More MPs abandon Gayoom, return to Yameen’s fold
Two MPs have abandoned the Gayoom faction and returned to Yameen’s fold, just a day after condemning the president for cracking down on his opponents’ businesses.
Hours after condemning President Abdulla Yameen’s alleged harassment of his political opponents, two ruling party lawmakers who were part of a breakaway faction loyal to his estranged half-brother have abruptly reversed their stand and renewed their support for the president.
MPs Ahmed ‘Red Wave’ Saleem and Ibrahim Shujau, the spokesman for former President Maumoon Abdul Gayoom’s faction of the divided ruling party, returned to Yameen’s fold on Wednesday.
“I am with Yameen,” Saleem told reporters.
The U-turn follows a state-owned company letter threatening to seize a plot of land leased to Saleem’s grocery chain, of which Shujau is a manager, and throws a wrench into the Gayoom faction’s plans to impeach Speaker Abdulla Maseeh and remove Yameen loyalist from the judicial watchdog.
The parliamentary group of the Gayoom faction, formed with the support eight MPs, is now down to five. Yameen, 57, appears to have won the civil war roiling the Progressive Party of the Maldives, outmanoeuvring his 78-year-old half-brother at every turn.
In a show of strength on Thursday, the president held a ceremony attended by Saleem and Shujau to accept some 600 new members, where he branded the attempt at splitting the ruling party’s parliamentary group and destabilising its majority as an act of treason.
The Yameen faction appears to command the support of some 50 MPs in the 85-member house.
Gayoom’s son, MP Faris Maumoon described Saleem and Shujau’s defection as “a loss” in a Twitter post.
Several others who threw their support behind Gayoom have also come under pressure. The government has re-launched a bid to take back several properties leased to tourism tycoon and leader of the Jumhooree Party, Gasim Ibrahim, days after he publicly backed the former president.
Saleem’s reversal in stance followed defiant remarks on Tuesday as well as an impassioned plea that urged the government to protect private businesses and “not get personal”.
“By the grace of god, I am not concerned about wealth or property. It is given and taken by Allah. I don’t have any worries whether they take this place from me or not,” Saleem told reporters, referring to a letter by the state owned Housing Development Corporation, which threatened to seize a plot leased for a café, a shop and a warehouse in Hulhumalé if the Red Wave Group failed to open a café there by November 9.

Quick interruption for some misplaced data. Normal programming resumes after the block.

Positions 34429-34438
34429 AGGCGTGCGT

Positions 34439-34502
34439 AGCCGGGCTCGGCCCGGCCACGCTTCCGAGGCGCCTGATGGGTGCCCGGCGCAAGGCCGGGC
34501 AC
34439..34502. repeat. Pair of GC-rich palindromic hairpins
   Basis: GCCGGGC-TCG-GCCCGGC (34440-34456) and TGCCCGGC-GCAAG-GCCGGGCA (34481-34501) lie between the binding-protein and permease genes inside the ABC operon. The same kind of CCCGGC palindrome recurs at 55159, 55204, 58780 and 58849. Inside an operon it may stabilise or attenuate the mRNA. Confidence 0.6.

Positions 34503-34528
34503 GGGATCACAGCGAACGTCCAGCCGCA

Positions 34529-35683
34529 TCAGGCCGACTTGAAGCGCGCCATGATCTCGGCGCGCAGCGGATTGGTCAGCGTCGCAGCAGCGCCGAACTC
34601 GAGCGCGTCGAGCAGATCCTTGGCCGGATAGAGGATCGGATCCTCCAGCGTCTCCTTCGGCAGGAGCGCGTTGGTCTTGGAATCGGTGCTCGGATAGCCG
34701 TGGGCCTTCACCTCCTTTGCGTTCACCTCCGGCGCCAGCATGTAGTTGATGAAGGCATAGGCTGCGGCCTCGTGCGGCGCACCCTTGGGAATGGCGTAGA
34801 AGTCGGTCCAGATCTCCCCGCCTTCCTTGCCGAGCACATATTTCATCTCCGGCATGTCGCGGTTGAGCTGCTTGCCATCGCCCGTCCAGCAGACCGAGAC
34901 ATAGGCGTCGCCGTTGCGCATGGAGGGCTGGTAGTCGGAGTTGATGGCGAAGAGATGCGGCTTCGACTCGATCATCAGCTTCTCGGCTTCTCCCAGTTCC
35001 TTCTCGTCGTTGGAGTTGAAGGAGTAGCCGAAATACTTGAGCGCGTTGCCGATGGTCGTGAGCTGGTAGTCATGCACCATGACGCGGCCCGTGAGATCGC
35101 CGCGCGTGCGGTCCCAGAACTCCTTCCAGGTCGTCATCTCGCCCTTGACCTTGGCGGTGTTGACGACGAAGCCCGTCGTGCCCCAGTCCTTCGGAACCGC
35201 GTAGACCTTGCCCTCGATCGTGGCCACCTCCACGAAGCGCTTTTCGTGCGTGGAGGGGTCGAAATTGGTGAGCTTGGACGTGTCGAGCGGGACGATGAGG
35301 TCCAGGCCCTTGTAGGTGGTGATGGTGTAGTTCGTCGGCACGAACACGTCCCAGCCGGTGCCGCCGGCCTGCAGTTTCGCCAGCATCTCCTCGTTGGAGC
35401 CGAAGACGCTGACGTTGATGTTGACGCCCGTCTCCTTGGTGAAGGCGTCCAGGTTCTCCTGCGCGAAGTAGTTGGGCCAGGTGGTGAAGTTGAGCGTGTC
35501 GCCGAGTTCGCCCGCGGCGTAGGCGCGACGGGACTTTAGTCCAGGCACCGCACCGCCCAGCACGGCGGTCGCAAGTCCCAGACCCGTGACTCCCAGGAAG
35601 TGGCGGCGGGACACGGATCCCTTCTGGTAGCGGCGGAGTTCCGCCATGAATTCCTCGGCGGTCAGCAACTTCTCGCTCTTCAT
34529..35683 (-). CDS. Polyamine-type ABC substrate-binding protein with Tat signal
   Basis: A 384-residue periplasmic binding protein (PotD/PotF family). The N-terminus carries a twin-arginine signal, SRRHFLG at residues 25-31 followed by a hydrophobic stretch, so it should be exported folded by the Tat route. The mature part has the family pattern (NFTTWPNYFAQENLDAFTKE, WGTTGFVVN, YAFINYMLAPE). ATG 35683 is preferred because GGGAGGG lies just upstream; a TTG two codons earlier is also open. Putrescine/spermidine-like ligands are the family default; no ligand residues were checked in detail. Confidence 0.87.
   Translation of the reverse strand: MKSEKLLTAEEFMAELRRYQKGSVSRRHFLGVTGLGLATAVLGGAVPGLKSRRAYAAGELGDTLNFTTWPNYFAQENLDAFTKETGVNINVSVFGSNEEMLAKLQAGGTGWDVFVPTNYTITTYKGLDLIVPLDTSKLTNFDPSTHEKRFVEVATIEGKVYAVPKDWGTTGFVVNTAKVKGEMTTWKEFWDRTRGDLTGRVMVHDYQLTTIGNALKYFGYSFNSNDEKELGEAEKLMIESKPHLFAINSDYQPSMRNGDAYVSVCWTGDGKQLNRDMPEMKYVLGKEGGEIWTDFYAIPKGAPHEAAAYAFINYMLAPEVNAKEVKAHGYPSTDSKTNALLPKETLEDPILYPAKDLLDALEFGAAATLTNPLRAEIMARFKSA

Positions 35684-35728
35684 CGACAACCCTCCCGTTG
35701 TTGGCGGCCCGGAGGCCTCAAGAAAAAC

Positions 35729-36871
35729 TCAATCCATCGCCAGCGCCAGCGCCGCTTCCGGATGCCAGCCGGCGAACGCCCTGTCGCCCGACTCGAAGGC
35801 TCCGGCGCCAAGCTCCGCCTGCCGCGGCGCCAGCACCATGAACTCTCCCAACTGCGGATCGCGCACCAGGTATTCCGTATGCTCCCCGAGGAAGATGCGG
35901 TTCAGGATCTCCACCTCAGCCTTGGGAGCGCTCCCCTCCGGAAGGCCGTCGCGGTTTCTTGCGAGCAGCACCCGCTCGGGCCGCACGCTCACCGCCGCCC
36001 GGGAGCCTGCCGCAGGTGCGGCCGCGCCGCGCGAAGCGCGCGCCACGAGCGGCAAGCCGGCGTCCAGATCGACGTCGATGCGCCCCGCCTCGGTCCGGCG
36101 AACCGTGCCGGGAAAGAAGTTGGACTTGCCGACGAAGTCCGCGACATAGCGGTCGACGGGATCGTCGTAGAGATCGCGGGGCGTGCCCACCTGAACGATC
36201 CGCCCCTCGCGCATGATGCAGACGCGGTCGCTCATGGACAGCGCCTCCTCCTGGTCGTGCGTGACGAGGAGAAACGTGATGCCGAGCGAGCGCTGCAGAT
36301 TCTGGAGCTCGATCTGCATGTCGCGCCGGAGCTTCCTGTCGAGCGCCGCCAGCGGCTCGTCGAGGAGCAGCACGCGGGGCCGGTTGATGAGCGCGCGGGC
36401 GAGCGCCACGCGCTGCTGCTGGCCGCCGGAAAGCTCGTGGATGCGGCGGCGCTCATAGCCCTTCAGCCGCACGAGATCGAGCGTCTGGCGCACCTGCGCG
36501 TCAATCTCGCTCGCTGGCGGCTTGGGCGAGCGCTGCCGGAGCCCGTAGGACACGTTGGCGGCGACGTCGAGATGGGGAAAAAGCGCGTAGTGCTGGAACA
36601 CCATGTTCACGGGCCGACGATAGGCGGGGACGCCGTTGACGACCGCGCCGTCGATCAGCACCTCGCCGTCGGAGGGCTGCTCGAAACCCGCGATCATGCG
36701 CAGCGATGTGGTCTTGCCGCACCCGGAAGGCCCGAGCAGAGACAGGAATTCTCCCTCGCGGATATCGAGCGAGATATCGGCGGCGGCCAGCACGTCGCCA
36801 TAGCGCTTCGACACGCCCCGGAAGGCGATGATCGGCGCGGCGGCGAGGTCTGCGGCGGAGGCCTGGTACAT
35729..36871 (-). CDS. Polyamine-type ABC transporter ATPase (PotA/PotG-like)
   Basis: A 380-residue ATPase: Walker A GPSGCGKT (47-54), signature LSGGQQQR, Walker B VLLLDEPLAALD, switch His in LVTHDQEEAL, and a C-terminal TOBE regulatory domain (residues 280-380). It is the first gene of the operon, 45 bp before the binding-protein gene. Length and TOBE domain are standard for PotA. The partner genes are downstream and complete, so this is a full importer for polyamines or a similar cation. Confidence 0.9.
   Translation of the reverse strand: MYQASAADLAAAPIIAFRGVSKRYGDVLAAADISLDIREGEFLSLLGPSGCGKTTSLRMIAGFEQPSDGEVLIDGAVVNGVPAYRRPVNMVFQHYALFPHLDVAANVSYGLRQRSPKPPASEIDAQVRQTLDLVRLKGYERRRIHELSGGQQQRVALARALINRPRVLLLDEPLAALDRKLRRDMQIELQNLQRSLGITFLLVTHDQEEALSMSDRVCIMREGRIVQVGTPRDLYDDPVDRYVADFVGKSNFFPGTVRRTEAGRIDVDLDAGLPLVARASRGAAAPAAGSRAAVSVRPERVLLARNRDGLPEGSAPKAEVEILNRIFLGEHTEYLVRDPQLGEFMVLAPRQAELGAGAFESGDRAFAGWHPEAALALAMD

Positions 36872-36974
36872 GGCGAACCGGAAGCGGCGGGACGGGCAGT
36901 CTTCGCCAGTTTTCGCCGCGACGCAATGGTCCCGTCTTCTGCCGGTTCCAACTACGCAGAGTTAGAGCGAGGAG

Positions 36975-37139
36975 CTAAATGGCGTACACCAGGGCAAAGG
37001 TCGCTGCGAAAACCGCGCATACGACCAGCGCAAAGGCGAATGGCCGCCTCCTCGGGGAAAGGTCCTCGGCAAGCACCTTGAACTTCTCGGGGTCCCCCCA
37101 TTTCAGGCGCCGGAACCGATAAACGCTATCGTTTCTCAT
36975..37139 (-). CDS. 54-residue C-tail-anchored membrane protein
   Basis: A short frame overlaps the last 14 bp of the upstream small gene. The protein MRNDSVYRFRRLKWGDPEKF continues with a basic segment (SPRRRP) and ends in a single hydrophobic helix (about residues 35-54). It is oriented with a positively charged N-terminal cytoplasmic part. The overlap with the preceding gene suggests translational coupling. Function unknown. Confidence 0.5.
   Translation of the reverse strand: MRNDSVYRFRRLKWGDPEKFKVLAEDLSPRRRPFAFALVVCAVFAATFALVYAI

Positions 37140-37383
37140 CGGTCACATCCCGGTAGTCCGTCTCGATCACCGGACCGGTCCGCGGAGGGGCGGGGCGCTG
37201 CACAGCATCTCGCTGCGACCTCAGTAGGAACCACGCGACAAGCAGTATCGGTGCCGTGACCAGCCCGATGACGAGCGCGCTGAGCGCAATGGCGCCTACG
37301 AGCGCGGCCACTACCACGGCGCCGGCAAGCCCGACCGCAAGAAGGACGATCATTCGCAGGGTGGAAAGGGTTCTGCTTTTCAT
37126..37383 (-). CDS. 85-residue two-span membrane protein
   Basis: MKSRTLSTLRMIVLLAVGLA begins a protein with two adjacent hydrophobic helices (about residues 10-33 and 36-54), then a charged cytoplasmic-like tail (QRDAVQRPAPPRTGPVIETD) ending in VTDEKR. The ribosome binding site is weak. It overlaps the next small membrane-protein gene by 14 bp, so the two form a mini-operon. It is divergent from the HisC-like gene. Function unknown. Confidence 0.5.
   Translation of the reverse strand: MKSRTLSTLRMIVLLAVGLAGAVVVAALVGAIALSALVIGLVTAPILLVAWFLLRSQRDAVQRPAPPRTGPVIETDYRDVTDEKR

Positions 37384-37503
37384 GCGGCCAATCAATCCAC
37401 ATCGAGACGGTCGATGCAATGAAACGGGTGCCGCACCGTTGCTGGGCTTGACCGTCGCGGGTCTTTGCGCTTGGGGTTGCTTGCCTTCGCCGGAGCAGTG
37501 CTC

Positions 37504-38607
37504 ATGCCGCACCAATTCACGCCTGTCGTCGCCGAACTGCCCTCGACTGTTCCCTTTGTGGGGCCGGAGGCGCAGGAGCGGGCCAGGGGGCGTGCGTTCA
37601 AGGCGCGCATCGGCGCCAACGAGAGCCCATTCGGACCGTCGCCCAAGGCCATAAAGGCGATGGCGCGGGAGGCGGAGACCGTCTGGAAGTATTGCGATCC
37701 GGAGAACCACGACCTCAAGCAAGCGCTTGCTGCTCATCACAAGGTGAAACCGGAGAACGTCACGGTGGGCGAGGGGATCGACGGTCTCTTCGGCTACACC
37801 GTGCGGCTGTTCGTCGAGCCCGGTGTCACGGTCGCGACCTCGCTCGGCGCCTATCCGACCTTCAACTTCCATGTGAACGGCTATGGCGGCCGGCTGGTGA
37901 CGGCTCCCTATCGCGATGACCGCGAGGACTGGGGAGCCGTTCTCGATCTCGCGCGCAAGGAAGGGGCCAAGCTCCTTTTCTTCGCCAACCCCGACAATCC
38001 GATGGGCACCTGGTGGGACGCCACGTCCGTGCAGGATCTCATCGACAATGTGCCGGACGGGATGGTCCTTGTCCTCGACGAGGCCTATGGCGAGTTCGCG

Saleem called the move unjust, and warned others of the same fate.
“If I face this injustice, there will be many more too. More people will face the same injustice in the future. So I want to tell the government, if they are to do things in this way, the next government that comes to power would also destroy the businesses of all the people [in Yameen’s government]. If this system is to go on, where is the stability for this country?” he said.
Then on Wednesday morning, Saleem, flanked by Shujau, who also manages his grocery chain, and Tourism Minister Moosa Zameer and Finance Minister Ahmed Munawwar said he reversed his stand to respect the wishes of his constituents in the island of Eydhafushi in Baa Atoll.
“We had some concerns earlier. But we now believe we can find a solution to those concerns through dialogue. Now we no longer have those concerns,” Saleem said. “The people of Eydhafushi do not accept my decision. Some 90percent of my constituents want me to work with President Yameen.”
In 2011, during President Mohamed Nasheed’s tenure, Saleem had defected from the PPM to the then-ruling coalition after he was charged in a major case of corruption. He returned to the PPM when Nasheed was ousted, and was later acquitted.
Later in the day, Yameen described divisions within the parliamentary group to be the “biggest damage to the government,” he said.
Urging MPs to vote for the state budget, which is currently before parliament, Yameen said: “What will happen if MPs refuse to vote for the budget? What will happen if the budget is not passed? Who loses? The president will continue to run the party. Employees will continue to receive their salaries. But development projects in the islands will come to a stop. It is the public that loses, not the president.”
Majority Leader Ahmed Nihan meanwhile predicted that the no-confidence motion against the speaker would fail, and went on to accuse Gayoom and Gasim of orchestrating the “dangerous plot”.
“The man organising the no-confidence motion against the speaker is our party president. I say this with great sadness. The other is Jumhooree Party’s Gasim Ibrahim. Together, these two have been encouraging MDP MPs and are trying to get the required number,” he said.
“I want to note that their actions are of no benefit to the Maldivian state or nation,” he added.